Improve Your Credit Score to Purchase a Home

Veronica Peter July 15, 2023

Improve your credit score to purchase a home 

A healthy credit history and score are among the most important criteria when applying for a home mortgage. If you have poor or damaged credit, you can take steps to rebuild it, but it’s essential to understand how credit agencies—Experian, TransUnion, and Equifax—rank your creditworthiness. These rankings can vary based on reporting, but in general, if your score is below 700 (on a scale of 300–850) you’ll want to follow the dos and don’ts outlined below to improve your credit and position yourself to obtain a home loan.

The dos and don’ts of building or improving your credit 

Your credit is made up of two components: your credit report and your credit score. Your credit report is a detailed record of your financial history, including your payment history and any bankruptcies or liens. This gives the lender a clear picture of how you manage your current and past debts. Your on-time and late payments, collections, and credit usage are just a few factors that contribute to your score. Lenders will evaluate both your credit report and credit score to determine if you’re a reasonable risk for a mortgage, what interest rate they will offer, and the amount they will lend.

​​THE DOs

DO obtain a copy of your credit report. You can obtain a free annual credit report from all three reporting agencies. Use this information to review your current score and any debts that may hinder your credit standing. 

DO consider a secured credit card. A secured credit card may be a good option if you’re just beginning to build your credit history or need to repair it. You can obtain this card by opening an account with a creditor or bank and making an up-front cash security deposit. You can then charge purchases like any other credit card—this positive activity gets reported to credit agencies, helping to build or improve your credit score. 

DO try to refinance any student debt. If you’re saddled with a high-interest student loan, consider researching a loan refinancing program to lower your interest rate and reduce your monthly payment. A lower payment can lower your debt-to-income ratio, increasing your credit score. 

DO know your debt-to-income ratio (DTI). Your DTI is your monthly debts divided by your gross income. This ratio helps lenders determine your ability to pay your mortgage; they generally prefer to see a DTI of less than 43 percent. 

DO stay current on revolving debt. Any late payments (usually thirty days or more) on your revolving debt will result in a negative mark on your score. Even paying just the minimum amount can keep your credit score from dropping. Also be sure to catch up on any past due bills. 

DO use your credit cards. Use only 1 to 10 percent of your monthly credit limit, and make payments on time. These actions can help build and repair your credit more quickly.

THE DON'Ts

DON’T exceed your credit utilization. Credit agencies determine your score by calculating the amount of your available credit against the amount you owe. If your credit utilization exceeds 30 percent of your available credit, it can affect your credit standing. For example, if you have a $2,000 credit limit, keep your balance below $600.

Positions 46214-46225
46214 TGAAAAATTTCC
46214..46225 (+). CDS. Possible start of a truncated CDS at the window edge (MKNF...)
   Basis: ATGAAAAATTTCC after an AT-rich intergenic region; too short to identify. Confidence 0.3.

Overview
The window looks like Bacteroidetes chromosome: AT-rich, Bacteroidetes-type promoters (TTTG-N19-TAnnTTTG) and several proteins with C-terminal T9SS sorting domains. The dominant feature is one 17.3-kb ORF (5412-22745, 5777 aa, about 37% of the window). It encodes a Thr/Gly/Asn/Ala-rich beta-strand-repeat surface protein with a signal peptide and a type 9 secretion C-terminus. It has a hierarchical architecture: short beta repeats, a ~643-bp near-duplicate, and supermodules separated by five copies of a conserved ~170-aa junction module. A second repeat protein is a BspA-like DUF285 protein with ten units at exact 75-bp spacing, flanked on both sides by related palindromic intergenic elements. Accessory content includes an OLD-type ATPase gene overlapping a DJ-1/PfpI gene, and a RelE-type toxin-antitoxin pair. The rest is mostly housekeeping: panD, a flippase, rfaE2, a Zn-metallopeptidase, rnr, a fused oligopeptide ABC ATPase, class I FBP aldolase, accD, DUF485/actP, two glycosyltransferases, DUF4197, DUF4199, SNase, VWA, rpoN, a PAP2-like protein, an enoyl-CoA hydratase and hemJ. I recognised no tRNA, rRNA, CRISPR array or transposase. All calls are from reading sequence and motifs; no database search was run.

DON’T spend up to or above your credit limit. Avoid maxing out your credit cards, as this will increase your credit utilization and DTI. 

DON’T purchase items that require a hard credit inquiry. If you’re struggling to improve your credit, applying for a new credit card or an auto or personal loan can affect your ability to build back your score. 

DON’T cancel credit card accounts. Building a credit history helps increase your credit standing with the reporting agencies. Old credit accounts are part of this history, so keep them open even if you no longer use them. 

DON’T do a debt settlement. Although it may be tempting, avoid doing a debt settlement with your credit card company, as it can damage your score. Try to work with the debtor to set up a program to pay off your debt instead.

Conclusion

Be patient for your score to improve since it can take some time, and put a plan in place that you can reasonably achieve. Because loan originators will likely use both your score and your report, focusing on both will help you prove your creditworthiness to lenders. Also, don’t be afraid to ask for help from a credit counselor or your bank or consult with your real estate agent, who may utilize credit repair agencies. 

Pro Tip: Each person has a different situation, always discuss with your trusted financial advisor! 


Work With Veronica

As a Bay Area native and San Jose State graduate, Veronica has leveraged her Bachelor’s degree in Business and experience in sales to consistently outperform the market and generate the most profitable results for her clients. With a commitment to excellence and a deeply rooted passion for real estate.

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